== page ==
Don’t pay? Won’t come!

Whereas I quite like the idea of Philip Pullman perusing his daily Bookwitch and taking my New Year’s post to heart, if I’m to be realistic, he probably came up with his new stance without my help.

But I’m glad that someone like Philip has decided enough’s enough, and that he is speaking out against festivals who don’t pay. Then there was Amanda Craig’s letter in the Bookseller, which collected a good number of signatures. It’s not enough for someone in the kind of income bracket who really needs to be paid to say they’d like money instead of ‘exposure,’ as no one much listens to ‘unknowns’ with not a lot of money behind them.

It’s a shame that the Oxford Literary Festival and Philip are having to part ways over this, but it sounds as if he tried discussing it with them. And I do understand that money might be short. But if none of the other categories of people who work for the festival do so unpaid, the question is why authors should give their time for free. They wrote the books. Yes, they will – hopefully – sell a good number after their event, but what do they get? 50p per paperback sold?

There are reasons for appearing somewhere for free, but it should be by choice, and after some serious thinking about why. (I ought to declare myself here. I once bribed an author to come for train fare only, but the bribe I offered has yet to be taken. I suspect it won’t, but it was all I had. I have also asked two authors to come to my house for a private event. I offered to pay on both occasions. One, the author was happy to come for free, if the indie bookshop was allowed to sell books. The second didn’t happen as the author was unavailable.)

Some time in the past I suggested that authors need to belong to a union, but that it would most likely be a difficult and awkward thing to arrange. But perhaps the time has come. ‘Don’t just agree, organise!’ as Joe Hill never said.


5 responses to “Don’t pay? Won’t come!

  1. I’m new to promoting my books. I’m an unknown author and yes, it is difficult to market your books but I would have to agree it takes sweating blood to write, rewrite, fo finally get published.
    That was the easy part, now you’re expected to be a social media, marketing engineer when you’re not writing and spending gas money to festivals all on your dime.
    How did it come to this? We’re professionals in an industry that for the most part the middleman makes the money.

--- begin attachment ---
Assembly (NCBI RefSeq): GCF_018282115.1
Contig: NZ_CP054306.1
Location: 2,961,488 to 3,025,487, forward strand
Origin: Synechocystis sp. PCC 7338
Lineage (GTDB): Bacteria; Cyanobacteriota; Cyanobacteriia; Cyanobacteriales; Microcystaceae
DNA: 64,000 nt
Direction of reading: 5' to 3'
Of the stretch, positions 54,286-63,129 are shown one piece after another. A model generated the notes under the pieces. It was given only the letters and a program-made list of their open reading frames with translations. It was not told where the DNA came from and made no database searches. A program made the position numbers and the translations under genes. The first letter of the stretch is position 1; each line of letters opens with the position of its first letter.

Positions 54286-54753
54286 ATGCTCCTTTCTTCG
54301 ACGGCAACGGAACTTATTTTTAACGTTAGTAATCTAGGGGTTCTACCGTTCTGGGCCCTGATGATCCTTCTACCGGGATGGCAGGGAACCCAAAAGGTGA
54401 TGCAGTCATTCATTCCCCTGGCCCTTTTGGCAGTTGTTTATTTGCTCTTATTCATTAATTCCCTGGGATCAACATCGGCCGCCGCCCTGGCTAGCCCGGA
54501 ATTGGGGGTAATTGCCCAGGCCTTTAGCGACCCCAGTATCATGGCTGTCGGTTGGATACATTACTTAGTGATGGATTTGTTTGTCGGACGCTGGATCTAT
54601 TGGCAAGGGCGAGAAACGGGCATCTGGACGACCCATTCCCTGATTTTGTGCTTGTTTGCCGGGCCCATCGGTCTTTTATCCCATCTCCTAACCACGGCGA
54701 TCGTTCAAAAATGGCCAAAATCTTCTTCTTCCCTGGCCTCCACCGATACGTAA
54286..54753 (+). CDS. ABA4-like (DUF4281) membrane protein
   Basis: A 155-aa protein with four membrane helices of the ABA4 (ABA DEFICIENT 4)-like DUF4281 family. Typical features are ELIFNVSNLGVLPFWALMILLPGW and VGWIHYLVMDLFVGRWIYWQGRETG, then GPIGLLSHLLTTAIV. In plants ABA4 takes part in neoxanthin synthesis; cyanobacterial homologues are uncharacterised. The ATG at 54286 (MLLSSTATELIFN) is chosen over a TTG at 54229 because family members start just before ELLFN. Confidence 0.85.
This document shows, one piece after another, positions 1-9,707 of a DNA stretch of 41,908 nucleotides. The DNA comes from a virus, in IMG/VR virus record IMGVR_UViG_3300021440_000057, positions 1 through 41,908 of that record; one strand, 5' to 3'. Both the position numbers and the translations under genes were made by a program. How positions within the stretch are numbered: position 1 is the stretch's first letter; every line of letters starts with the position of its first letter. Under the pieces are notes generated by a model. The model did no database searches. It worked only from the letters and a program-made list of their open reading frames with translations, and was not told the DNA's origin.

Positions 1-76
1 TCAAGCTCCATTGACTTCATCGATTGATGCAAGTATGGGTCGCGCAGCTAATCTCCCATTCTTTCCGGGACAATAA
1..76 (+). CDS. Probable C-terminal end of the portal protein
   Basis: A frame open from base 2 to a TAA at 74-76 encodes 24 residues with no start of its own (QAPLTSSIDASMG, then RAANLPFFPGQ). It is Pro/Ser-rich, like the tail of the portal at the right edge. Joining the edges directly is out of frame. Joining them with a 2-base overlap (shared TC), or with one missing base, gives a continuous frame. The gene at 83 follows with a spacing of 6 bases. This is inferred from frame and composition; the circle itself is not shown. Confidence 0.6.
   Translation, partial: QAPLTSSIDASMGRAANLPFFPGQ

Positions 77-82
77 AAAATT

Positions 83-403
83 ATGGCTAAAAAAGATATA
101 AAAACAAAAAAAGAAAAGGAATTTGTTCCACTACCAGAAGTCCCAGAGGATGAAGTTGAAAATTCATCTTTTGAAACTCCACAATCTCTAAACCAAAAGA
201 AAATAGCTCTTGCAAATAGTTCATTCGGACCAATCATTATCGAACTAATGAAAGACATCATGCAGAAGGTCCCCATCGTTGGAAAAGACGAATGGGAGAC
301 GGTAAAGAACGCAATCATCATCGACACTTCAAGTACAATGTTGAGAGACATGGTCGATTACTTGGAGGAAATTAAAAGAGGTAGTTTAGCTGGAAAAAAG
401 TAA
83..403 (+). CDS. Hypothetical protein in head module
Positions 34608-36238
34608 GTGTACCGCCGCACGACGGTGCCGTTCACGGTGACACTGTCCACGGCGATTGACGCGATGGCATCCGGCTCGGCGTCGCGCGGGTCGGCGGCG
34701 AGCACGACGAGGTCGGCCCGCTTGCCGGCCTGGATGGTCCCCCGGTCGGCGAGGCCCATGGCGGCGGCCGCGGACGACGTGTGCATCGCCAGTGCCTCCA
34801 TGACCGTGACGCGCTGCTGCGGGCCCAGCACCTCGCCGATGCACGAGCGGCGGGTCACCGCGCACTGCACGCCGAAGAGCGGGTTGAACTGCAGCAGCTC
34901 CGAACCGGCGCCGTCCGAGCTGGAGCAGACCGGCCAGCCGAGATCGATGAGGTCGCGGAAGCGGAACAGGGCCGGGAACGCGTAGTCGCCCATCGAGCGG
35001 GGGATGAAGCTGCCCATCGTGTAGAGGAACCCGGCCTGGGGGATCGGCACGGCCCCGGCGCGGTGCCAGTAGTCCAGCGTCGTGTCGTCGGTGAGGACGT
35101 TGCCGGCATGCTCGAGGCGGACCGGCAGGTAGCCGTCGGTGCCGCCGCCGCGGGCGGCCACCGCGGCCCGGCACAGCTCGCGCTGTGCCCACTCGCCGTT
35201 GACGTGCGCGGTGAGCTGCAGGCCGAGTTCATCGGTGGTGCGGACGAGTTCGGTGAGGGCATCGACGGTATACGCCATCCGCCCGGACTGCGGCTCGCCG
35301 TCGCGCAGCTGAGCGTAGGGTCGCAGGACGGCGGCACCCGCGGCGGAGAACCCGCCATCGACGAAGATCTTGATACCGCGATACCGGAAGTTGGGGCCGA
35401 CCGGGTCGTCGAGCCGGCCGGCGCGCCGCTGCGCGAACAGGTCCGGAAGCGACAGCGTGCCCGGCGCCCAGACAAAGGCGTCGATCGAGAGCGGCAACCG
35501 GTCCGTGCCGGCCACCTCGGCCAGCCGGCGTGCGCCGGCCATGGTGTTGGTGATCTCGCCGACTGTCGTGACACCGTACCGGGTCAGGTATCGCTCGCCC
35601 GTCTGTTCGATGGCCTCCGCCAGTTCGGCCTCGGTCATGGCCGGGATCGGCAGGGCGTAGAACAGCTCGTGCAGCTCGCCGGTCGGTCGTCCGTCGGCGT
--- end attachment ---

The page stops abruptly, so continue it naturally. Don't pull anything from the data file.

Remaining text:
2. The trouble is that if and when you get offered an unpaid appearance somewhere, you might be so pleased/relieved/flattered that you say yes.

  3. To me this debate has echoes of the one about whether new journalists should write for free in order to get experience. Many do, and then find themselves unable to start asking that editors now pay for their work. At what point are new writers important enough to demand payment for the work they put in? Not after a debut novel, clearly. Also, quite aside from the fact they’ve put the time in writing the book, surely most writers will do at least some prep for a public speaking engagement – decide what they’re reading, practice it a bit and so on. It’s entirely possible a new writer will put more time and effort into that than an established with lots of experience, because they’ll feel they have more to prove, and yet they end up working for free. Maddening!

  4. Yes, I’d take an absolute age to get ready for an event, what with nervous breakdowns and everything. The experienced author, who doesn’t suffer stage fright, can presumably just stand up and do their thing. But they are still giving up their time, both for the event and travelling there and back. As someone pointed out to me, that could be three days of writing that doesn’t happen.

  5. I find your stance contradictory. Giving talks and attending events is optional for an author yet in the past you did your utmost to defend an action with reduced an authors project and promotional effort to free raw material for the taking / hijacking. Knowingly hijacking another authors work is indeed optional, that option is the choice of the predator / hijacker. Might I suggest you defending the principal that an author ( even a self publishing author) has the right to earn an income from work done?

Leave a Reply

Fill in your details below or click an icon to log in: Logo

You are commenting using your account. Log Out /  Change )

Google+ photo

You are commenting using your Google+ account. Log Out /  Change )

Twitter picture

You are commenting using your Twitter account. Log Out /  Change )

Facebook photo

You are commenting using your Facebook account. Log Out /  Change )


Connecting to %s

This site uses Akismet to reduce spam. Learn how your comment data is processed.